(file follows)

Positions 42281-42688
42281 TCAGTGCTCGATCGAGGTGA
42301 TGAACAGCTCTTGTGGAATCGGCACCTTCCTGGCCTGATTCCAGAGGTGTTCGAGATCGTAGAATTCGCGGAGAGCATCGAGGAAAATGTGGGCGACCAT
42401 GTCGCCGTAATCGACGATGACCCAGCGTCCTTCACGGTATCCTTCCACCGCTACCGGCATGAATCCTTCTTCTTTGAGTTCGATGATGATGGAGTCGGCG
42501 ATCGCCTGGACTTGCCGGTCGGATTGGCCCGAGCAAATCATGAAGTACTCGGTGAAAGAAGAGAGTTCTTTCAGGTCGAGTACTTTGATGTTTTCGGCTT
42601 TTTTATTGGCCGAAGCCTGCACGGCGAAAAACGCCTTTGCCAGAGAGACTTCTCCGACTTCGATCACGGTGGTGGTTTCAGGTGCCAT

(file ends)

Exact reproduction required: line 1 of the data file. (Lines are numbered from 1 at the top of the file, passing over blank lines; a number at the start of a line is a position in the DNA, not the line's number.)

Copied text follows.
Positions 42281-42688